HIV & Aging: Journal Articles

Depression is found frequently with HIV/AIDS, but the reasons for this association are unclear.  An important question is the possible effect of immunological factors on depression.  In 201 persons with HIV/AIDS being seen in clinics in Uganda a study was mounted to address this issue. Information on depression was collected, and the diagnosis of major depressive disorder (MDD) was based on DSM-IV criteria. The frequency of MDD was 30.8% in this population.

For the 6th consecutive year there has been an almost 35% increase in the number of journal articles that address HIV and Aging issues. Many in the current Annotated Bibliography for 2018 reflect the observation that the older adult with HIV is at markedly increased risk for multimorbidity. Increasingly HIV treating physicians are spending most of their time managing non-HIV conditions.

Many research reports identify cognitive impairment in adults with HIV. Tracing this impairment to HIV infection itself has been elusive. This paper investigates whether physical activity and associated cardiovascular risk may underlie these reported increased rates of cognitive impairment. The study used 988 participants (20% women) with well-controlled HIV infection at entry into the AIDS Clinical Trials Group (ACTG) Protocol A5322 (HAILO). The cardiometabolic risk profiles between women and men with HIV were assessed.

Using a sample of 122 PLWH (People Living With HIV) and 95 HIV negatives, ages 35-65, the study created a composite score that assessed trauma, economic hardship (food insecurity and low socioeconomic status), and a stress composite variable (TES). Study participants also completed a comprehensive neuropsychological battery and an assessment of activities of daily living (ADLs). The PLWH group had more traumatic events, more food insecurity, lower socioeconomic status, and higher perceived stress when compared to the uninfected group (p<0.0001).

During the period of 2004 to 2015 54,102 new HIV diagnoses in older adults (50 years and older) were tabulated from 31 European countries. A larger younger group (15-59 years) was collected for comparison. Also, information on age, sex, transmission route and CD4 count was obtained. During the 12-year study period for the entire group the average rate of new HIV diagnoses increased 2.6 per 100,000 in the population. The diagnoses increased significantly among older men, 2.2%, women, 1.3%, men who have sex with men, 5.8%, and injection drug users, 7.4%.

Cytokines are important players in the homeostasis of the immune system in those infected with HIV. A study of 50 newly-infected HIV patients and 50 controls was completed with a 12-month follow-up. Before the start of therapy pro-inflammatory cytokines: Tumor necrosis factor-alpha (TNF-a), Interleukin-6 (IL-6), and anti-inflammatory cytokines: Interleukins 4 and 10 (IL-4 and IL-10) as well as Transforming growth factor beta (TGF-b) were elevated.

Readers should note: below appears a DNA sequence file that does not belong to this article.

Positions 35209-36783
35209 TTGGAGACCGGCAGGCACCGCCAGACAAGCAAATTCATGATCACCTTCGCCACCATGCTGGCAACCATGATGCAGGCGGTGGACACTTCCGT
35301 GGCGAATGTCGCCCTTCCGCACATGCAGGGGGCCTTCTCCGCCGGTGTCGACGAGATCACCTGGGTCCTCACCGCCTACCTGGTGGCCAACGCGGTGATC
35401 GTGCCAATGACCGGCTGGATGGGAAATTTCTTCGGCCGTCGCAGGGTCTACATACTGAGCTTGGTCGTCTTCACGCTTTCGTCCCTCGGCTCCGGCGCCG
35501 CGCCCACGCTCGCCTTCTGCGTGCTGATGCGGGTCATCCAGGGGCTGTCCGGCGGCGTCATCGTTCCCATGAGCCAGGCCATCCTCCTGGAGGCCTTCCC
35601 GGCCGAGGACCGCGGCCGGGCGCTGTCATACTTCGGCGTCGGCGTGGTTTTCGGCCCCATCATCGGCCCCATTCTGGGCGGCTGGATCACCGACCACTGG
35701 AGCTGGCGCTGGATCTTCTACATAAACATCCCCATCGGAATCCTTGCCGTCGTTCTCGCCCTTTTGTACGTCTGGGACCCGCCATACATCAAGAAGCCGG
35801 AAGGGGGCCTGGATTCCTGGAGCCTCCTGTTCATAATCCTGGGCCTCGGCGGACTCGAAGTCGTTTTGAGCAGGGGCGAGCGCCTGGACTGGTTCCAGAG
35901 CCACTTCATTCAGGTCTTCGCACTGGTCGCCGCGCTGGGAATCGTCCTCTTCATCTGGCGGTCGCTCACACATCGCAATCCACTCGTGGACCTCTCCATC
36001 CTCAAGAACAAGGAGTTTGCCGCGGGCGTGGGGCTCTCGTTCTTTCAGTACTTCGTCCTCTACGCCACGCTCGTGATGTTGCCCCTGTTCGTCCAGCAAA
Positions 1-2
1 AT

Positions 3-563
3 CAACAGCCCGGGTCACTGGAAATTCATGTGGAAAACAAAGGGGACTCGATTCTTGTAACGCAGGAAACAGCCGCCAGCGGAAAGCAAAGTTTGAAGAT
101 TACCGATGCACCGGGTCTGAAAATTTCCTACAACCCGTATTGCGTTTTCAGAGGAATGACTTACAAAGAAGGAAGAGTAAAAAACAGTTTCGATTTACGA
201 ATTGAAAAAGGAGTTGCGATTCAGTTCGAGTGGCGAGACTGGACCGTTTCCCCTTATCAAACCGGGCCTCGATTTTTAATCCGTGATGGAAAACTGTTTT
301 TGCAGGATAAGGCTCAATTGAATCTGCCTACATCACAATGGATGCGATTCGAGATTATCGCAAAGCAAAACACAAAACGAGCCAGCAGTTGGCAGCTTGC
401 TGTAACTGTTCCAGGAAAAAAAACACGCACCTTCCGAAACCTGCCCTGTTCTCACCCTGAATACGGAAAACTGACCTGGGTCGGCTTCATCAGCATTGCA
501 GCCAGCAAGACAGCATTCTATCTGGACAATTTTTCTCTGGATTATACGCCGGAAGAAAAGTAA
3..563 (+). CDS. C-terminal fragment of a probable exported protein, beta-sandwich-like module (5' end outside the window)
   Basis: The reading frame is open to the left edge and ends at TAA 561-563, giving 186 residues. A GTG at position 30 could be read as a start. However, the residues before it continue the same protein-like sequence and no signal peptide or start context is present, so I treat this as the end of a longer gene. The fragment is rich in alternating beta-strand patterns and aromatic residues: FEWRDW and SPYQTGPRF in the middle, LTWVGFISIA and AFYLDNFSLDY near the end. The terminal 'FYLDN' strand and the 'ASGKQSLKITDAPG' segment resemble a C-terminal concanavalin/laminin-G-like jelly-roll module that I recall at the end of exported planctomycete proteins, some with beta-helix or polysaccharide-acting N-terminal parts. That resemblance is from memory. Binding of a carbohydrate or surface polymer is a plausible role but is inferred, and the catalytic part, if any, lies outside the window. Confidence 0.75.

Because older persons living with HIV are experiencing both age-associated and HIV-related problems, new care models to address this combined burden are necessary. Investigators in San Francisco sought out more first-hand information on needs from patients older than 50 years and their providers at an HIV clinic. They used surveys with 77 patients and 26 providers as well as separate focus groups with 31 older patients and 20 staff members. Transcripts were used to identify frequent themes.

As adults with HIV live longer they experience body changes and conditions often seen in older persons. An important question is whether these changes are occurring prematurely (accelerated) or are a manifestation of more changes occurring together (accentuated) but not necessarily earlier. A cross-sectional study of 134 HIV-treated adults, 45 yeas of age or older, were compared with 79 life-style similar individuals without HIV and 35 age-matched blood donors.

People with HIV are at an increased risk for both AIDS-defining and non-defining cancers. These can occur also after an initial cancer diagnosis as either first or second primary cancers. This study used the San Francisco HIV/AIDS Case Registry with data from 1990 to 2010. These data were matched with the California Cancer Registry, and 4545 incident primary cancers were identified. Standardized incidence rates were calculated to allow comparisons.

A possible mechanism related to neurocognitive impairment (NCI) was investigated in 52 people with HIV receiving stable antiretroviral therapy and a matched comparison group of 31 HIV-uninfected controls. Cytomegalovirus immunoglobulin (CMV-IgG) levels were measured, and a neurocognitive test battery was administered to both groups. NCI was defined as a global deficit scale score equal or greater than .5. NCI was detected in 30.8% of persons with HIV and had an odds ratio of 5.15 over the comparison group. CMV-IgG levels were not significantly related to total NCI scores.


Purpose of this Program: The AAHIVM, ACRIA and AGS (collectively, the “Sponsors,” “we” or “us”) are sponsors of this Website and through it seek to address the unique needs and challenges that older adults of diverse populations living with HIV face as they age. However, the information in this Website is not meant to supplant the advice provided in a doctor-patient relationship.

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The American Academy of HIV Medicine is a professional organization that supports the HIV practitioner and promotes accessible, quality care for all Americans living with HIV disease. Our membership of HIV practitioners and credentialed HIV Specialists™, HIV Experts™, and HIV Pharmacists™ provide direct care to the majority of HIV patients in the US.